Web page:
Bickerton acknowledged that The United Methodist Church and its predecessors have a long history of building ecumenical relations with Christian denominations that have taken various stances on homosexuality. However, Bickerton said those relationships “are completely dependent upon each side recognizing the inherent and God-given worth of the other.”
“We would have never entered into a relationship with a group that wanted our recognition but could only criticize us in return,” he added. “This is not how we, as Christian people, do our work.”
Jay Therrell, president of the Wesleyan Covenant Association, over the past two weeks has urged the group’s constituents to take more direct action against The United Methodist Church.
He urged constituents to escrow or withhold apportionments — shares of giving that support ministry beyond the local church — from annual conferences he argues make it too hard for churches to disaffiliate.
Therrell also called on constituents to file complaints against bishops and other conference leaders they believe are not upholding the denomination’s bans on same-sex weddings and “self-avowed practicing” gay clergy. A number of bishops have agreed to hold complaints related to homosexuality in abeyance while the denomination’s transition shakes itself out.
In his presidential address, Bickerton expressed gratitude to clergy and laity who continue to give apportionments.
He also explicitly called out both the Global Methodist Church and the Wesleyan Covenant Association by name.
“I ask the members of the GMC and the WCA to stop this negative rhetoric of accusations and statements that are just not true,” Bickerton said. “It damages our public witness as Christians and does little to invite people into the hope-filled story of God’s love.”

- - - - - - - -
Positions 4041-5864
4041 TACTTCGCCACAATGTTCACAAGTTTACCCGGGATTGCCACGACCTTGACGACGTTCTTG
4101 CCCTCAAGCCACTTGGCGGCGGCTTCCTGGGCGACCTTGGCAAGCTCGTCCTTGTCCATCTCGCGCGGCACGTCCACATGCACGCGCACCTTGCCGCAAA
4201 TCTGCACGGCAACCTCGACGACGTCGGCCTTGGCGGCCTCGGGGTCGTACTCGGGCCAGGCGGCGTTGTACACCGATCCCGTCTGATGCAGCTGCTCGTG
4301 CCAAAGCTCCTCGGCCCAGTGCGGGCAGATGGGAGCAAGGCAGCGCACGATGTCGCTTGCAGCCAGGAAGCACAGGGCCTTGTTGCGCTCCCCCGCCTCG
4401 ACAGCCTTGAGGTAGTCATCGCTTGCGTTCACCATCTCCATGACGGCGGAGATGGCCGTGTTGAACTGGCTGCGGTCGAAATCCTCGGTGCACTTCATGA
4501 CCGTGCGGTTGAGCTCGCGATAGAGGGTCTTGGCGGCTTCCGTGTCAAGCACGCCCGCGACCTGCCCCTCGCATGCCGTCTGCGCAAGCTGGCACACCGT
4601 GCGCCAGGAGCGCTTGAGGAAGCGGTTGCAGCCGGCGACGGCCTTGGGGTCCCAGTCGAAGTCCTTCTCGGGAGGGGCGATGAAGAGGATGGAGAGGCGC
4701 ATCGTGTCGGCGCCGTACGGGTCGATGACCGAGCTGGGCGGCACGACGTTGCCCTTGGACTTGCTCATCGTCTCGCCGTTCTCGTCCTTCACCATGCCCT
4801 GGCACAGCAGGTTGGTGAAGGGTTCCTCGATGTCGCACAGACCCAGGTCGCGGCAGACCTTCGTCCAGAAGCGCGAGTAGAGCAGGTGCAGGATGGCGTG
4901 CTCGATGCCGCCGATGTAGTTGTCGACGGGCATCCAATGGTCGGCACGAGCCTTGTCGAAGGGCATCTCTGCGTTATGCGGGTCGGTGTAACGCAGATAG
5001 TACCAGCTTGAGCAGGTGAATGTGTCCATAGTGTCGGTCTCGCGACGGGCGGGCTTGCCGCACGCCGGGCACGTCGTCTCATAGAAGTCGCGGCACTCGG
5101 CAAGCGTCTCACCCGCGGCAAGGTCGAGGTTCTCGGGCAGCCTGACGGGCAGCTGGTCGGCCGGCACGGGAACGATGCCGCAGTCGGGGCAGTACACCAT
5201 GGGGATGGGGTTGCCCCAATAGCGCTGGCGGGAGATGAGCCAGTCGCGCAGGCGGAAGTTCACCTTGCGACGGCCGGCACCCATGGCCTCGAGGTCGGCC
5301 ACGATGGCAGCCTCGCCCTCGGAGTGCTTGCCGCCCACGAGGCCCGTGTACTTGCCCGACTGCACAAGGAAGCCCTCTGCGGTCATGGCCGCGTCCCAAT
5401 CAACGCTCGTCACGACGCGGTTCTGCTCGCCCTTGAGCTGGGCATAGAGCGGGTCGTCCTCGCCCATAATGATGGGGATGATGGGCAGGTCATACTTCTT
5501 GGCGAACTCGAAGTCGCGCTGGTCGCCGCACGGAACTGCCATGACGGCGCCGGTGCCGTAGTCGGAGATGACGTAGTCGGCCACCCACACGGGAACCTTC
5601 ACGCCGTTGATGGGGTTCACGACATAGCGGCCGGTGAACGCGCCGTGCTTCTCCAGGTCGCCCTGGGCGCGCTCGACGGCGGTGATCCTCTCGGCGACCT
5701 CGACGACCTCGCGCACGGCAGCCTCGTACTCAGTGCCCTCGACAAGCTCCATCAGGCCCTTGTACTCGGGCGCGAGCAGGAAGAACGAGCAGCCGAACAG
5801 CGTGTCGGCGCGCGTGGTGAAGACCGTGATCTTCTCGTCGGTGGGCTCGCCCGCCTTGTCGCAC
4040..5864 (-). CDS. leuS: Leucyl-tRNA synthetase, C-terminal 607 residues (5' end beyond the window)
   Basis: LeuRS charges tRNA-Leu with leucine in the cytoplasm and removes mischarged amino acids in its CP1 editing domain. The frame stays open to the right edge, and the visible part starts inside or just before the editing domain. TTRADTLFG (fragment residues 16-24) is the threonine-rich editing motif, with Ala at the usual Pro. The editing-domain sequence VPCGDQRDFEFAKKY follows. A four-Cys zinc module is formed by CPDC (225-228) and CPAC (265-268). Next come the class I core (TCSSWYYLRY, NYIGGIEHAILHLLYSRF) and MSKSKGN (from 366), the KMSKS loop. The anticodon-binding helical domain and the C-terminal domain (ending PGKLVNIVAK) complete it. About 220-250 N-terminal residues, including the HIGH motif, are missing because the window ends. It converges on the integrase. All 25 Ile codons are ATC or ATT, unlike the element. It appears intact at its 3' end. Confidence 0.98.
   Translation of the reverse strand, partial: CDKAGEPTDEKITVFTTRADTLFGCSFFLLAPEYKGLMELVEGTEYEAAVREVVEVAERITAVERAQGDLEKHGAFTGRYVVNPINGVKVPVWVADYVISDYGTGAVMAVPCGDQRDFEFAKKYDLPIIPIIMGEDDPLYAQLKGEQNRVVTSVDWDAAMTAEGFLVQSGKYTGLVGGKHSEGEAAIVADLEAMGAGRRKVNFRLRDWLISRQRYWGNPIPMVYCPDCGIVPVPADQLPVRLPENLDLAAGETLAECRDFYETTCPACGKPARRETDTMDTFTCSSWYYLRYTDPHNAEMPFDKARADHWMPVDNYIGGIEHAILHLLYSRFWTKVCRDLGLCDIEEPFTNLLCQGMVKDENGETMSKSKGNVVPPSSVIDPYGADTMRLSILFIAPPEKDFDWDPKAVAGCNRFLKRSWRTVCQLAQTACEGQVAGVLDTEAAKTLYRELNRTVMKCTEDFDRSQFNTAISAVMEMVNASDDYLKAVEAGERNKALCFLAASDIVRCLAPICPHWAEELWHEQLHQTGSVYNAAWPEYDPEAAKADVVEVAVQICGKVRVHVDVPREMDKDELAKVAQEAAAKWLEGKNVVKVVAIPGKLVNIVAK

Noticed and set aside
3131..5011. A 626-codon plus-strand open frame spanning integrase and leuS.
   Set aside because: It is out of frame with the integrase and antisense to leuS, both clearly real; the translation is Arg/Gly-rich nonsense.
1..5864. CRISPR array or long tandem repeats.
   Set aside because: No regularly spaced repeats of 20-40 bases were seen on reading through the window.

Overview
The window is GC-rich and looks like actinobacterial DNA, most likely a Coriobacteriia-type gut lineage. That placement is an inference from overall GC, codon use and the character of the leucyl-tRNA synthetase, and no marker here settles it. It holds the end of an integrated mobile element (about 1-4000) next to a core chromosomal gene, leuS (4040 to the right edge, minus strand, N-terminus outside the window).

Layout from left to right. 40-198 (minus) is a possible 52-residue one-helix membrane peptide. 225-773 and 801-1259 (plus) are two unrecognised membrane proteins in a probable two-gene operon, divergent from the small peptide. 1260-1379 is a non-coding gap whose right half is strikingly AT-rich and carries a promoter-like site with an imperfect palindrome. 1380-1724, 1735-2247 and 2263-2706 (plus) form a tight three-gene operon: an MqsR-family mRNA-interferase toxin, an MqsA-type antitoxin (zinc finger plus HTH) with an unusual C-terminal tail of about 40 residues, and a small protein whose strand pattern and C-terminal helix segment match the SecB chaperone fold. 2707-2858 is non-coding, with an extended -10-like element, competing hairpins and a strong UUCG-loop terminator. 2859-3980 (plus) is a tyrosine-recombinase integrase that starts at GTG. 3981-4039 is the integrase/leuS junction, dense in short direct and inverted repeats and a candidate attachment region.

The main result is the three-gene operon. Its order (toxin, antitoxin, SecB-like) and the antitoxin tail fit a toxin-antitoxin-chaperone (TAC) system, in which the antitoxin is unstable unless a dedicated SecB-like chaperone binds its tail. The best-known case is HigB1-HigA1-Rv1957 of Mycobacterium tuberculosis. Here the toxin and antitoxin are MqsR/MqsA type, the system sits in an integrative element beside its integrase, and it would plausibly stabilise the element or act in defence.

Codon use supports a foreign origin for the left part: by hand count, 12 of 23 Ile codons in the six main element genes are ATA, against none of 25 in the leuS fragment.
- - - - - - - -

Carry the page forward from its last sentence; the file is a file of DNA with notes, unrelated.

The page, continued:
After Bickerton's address, Therrell shared with UM News and others that he knows of "no one at any level of leadership in the Wesleyan Covenant Association or the Global Methodist Church that has said the doctrinal standards of The United Methodist Church have changed or will change."
Bickerton called on United Methodists not to return an “eye for an eye” but to spread scriptural holiness across the land and invite “a broken world into the possibility of being a part of a story that will change their lives.”
Part of healing a broken world, he and other bishops said, requires The United Methodist Church to address the sins of racism and colonialism.
During the meeting, the bishops voted to make their work against racism a more permanent part of their ministry by changing their Anti-Racism Task Force into the Anti-Racism Leadership Team.
The bishops and other observers also heard an overview of how colonialism has shaped world history and how The United Methodist Church developed.
“While colonialism may seem to be a thing of the past,” said Bishop LaTrelle Easterling, chair of the Anti-Racism Leadership Team, “it is very present in every aspect of our society, and its vestiges will infect our future if we are not intentional in understanding and addressing them.”
Easterling leads the Baltimore-Washington and Peninsula-Delaware conferences.
David W. Scott, the director of mission theology at United Methodist Global Ministries, said colonialism has not only shaped the secular world but also the Christian church, including The United Methodist Church.
He said that nowhere is that colonial mindset more evident than in the denomination’s governance, which “privileges what happens in the United States as the most important thing going on in The United Methodist Church.”
Bickerton said the church’s work toward a more equitable future and its current efforts to respond to disaster such as Kentucky’s floods and help people forced from their homes in Ukraine are just a few examples of how the church tries to live out Christ’s call.
“Church, there is a way through the storm and a course that can be followed that will lead us to the other side,” Bickerton said at the conclusion of his address. “It will not be done in isolation. It cannot be done relying upon our own ideas. It must not be done without the power and presence of Christ in our midst.”